Except for those on Social Security and Medicare, government for most middle-class Americans consists mainly of schools, police, fire protection, roads and ambulance service. It's states and localities. How are they faring in the present economy? Conventional wisdom holds that they've been crushed by dramatic declines in tax revenues and have resorted to deep cuts in public services. Well, not exactly.
To be sure, there are cases of severe cuts. Newark recently dismissed 13 percent of its police force. For two straight years, the University of California has raised tuition sharply for its 220,000 students to help offset reductions in state aid: a 32 percent increase adopted in 2009 and another 8 percent increase this year. Hawaii shortened its 2009-10 school year by 17 days. But these and other similar cases, though real, exaggerate the situation.
Overall, national changes have been modest. In 2008, state and local spending totaled $2.19 trillion. It was almost identical in 2009 and, in the first three quarters of 2010, is running at an annual rate of $2.23 trillion. Employment tells the same story. State government jobs peaked in August 2008 at 5.2 million and dropped about 1 percent to a low of 5.15 million in mid-2009; at last count, they were 5.18 million. Somewhat larger losses for local governments—which employ most teachers, police and firefighters—are still mounting. Since a high of 14.6 million, also in August 2008, their jobs have dropped 360,000 or 2.5 percent.
True, state and local governments were expanding before the recession. Spending typically rose about $100 billion a year and employment, 100,000 to 200,000. Against those routine increases, the recent stability presents more of a contrast. Still, compared with many sectors that have suffered grievously from the slump - housing, automobiles, finance - state and local governments have been relatively sheltered.
One reason is President Obama's much-maligned "stimulus" packages. Since 2009, they have provided about $158 billion to states, estimates the Center on Budget and Policy Priorities, a liberal think tank and advocacy group. As these transfers dwindle, state tax revenues are reviving with the economy. Local governments may be less lucky. They rely on property taxes for about a third of their revenues, and because property appraisals are done every few years, "the decline in house prices implies that collections will probably fall in the coming years," concludes a new Congressional Budget Office study.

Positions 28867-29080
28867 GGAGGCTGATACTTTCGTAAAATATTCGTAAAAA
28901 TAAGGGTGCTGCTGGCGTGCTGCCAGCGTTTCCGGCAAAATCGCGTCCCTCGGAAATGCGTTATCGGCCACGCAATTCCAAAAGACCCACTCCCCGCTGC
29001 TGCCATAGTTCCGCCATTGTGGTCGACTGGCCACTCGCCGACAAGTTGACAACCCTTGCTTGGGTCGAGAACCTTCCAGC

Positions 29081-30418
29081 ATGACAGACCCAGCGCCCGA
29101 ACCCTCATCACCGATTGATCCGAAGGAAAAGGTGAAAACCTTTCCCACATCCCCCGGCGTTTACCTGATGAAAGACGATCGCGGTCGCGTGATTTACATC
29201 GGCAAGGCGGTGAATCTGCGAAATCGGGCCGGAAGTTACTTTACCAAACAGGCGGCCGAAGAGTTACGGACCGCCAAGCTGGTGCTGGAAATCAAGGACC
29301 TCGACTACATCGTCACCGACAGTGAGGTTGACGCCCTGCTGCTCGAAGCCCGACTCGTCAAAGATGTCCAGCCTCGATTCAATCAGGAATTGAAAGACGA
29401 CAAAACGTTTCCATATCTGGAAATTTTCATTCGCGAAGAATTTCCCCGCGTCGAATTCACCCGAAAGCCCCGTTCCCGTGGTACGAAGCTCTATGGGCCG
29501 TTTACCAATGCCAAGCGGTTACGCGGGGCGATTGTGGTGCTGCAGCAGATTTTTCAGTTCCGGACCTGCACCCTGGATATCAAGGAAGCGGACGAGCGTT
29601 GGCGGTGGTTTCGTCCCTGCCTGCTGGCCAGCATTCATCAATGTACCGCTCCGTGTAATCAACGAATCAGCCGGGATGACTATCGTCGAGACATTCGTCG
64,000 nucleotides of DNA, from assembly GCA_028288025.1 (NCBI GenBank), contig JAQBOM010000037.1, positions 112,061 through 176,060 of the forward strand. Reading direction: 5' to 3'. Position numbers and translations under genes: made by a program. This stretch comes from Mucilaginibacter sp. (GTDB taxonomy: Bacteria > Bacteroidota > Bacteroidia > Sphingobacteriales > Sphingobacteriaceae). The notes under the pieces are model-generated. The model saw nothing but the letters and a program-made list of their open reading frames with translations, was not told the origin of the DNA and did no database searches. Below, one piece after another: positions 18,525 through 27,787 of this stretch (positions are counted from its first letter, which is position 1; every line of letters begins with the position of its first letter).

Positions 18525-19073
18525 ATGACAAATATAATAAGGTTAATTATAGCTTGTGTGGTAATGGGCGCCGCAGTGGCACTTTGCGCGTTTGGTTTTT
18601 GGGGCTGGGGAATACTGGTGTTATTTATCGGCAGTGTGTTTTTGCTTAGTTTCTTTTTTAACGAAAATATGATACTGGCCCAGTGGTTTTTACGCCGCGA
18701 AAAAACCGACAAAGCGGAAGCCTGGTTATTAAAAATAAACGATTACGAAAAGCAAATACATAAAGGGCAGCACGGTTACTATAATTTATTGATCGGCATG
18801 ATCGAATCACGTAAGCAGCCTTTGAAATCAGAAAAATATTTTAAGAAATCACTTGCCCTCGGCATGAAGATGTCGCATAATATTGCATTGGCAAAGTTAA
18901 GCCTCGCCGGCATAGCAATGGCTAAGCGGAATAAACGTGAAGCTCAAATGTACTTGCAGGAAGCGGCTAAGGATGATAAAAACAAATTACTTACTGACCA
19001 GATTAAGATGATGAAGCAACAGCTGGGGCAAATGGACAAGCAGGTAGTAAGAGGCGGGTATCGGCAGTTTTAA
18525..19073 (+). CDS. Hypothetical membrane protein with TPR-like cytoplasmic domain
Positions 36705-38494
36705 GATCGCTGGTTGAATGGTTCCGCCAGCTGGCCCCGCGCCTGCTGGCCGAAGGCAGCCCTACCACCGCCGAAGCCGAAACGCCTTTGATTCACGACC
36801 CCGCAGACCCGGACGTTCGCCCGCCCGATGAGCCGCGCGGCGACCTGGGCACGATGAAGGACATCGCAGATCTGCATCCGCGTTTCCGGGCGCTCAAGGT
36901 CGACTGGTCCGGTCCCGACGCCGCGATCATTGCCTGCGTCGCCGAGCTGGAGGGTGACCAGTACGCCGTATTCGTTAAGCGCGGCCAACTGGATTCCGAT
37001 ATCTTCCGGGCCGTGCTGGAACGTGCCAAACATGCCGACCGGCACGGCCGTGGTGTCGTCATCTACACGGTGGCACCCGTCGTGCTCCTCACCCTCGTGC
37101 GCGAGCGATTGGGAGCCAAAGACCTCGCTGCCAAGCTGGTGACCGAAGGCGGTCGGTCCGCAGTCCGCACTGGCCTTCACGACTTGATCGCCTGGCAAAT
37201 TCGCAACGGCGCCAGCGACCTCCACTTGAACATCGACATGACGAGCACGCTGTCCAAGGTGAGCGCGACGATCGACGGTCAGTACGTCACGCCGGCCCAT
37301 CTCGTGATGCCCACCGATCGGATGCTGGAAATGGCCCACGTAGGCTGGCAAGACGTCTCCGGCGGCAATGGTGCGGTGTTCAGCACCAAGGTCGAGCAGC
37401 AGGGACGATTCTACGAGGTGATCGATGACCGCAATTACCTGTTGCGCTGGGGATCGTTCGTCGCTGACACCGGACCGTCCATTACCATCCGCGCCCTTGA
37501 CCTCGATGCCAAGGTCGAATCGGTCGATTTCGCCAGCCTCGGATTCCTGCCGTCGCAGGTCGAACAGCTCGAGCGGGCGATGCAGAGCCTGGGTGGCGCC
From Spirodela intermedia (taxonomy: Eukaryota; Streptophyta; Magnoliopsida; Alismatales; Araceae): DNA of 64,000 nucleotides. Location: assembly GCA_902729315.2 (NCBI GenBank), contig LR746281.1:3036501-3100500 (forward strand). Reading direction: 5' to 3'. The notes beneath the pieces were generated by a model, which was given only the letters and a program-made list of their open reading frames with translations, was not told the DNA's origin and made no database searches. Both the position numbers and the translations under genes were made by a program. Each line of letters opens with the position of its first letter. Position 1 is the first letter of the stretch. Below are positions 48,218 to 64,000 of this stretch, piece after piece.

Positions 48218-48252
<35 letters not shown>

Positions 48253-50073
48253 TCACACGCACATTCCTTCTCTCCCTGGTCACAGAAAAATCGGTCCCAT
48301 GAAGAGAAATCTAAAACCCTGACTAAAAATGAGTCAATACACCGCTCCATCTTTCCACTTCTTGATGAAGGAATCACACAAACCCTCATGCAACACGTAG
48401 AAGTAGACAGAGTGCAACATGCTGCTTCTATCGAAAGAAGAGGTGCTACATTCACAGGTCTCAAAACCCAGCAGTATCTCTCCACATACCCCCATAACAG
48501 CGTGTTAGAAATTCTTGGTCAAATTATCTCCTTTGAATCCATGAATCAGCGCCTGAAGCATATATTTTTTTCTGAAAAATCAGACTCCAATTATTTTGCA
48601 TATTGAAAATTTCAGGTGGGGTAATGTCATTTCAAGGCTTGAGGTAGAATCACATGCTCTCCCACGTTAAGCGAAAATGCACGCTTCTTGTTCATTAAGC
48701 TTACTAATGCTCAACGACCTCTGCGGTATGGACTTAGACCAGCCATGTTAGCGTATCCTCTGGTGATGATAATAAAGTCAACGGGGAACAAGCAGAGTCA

All in all, the present squeeze on states and localities is overstated. The truly bad news lies in the future with massive retiree pension and health benefits that haven't been prefunded. How big are the shortfalls? All estimates are huge, though they vary depending on technical assumptions and coverage.
Consider. The Pew Center on the States estimates $1 trillion of underfunding for the pensions and health benefits of states. Economists Robert Novy-Marx of the University of Rochester and Joshua Rauh of Northwestern University have higher totals for pensions alone; their gaps are about $3 trillion for states and almost $600 billion for localities. Underfunded health benefits for states and localities together are reckoned by different studies between $500 billion and $1.5 trillion, report economists Robert Clark and Melinda Morrill of North Carolina State University.
Whatever the ultimate costs, they threaten future levels of public services. The generous benefits encourage workers to retire in their late 50s or early 60s after 25 years of service. The health benefits typically provide coverage until retirees qualify for Medicare at 65. To pay for unfunded benefits, government services must either be cut or taxes raised. How much is (again) unclear. Even low estimates by the Center for Retirement Research at Boston College indicate that annual pension payments for some states could roughly double. In Illinois, they could go from 4.5 percent of spending to 8.7 percent. Covering retiree health benefits would add to that.
So support for schools, police, roads and other state and local activities is undermined by careless—or corrupt—bargains between politicians and their public-worker unions. Promises of generous future retirement benefits were expedient contract sweeteners, with most costs conveniently deferred. Even when pension contributions were supposed to be made, they were often reduced or postponed when budgets were tight. If these arrangements look familiar, they should. The U.S. auto industry adopted the same model; the costs helped bankrupt General Motors and Chrysler.
What states and localities can do about this is limited. Pension promises to existing employees are probably legally inviolate. Retiree health benefits are apparently less so and should be reduced or eliminated to limit incentives for early retirement. Even if politicians manage this arduous feat, past decisions will burden the future. Along with an unwillingness to curb Social Security and Medicare costs, America's leaders have created another way to cheat their children.
Robert Samuelson is also the author of The Great Inflation and Its Aftermath: The Past and Future of American Affluence and Untruth: Why the Conventional Wisdom Is (Almost Always) Wrong.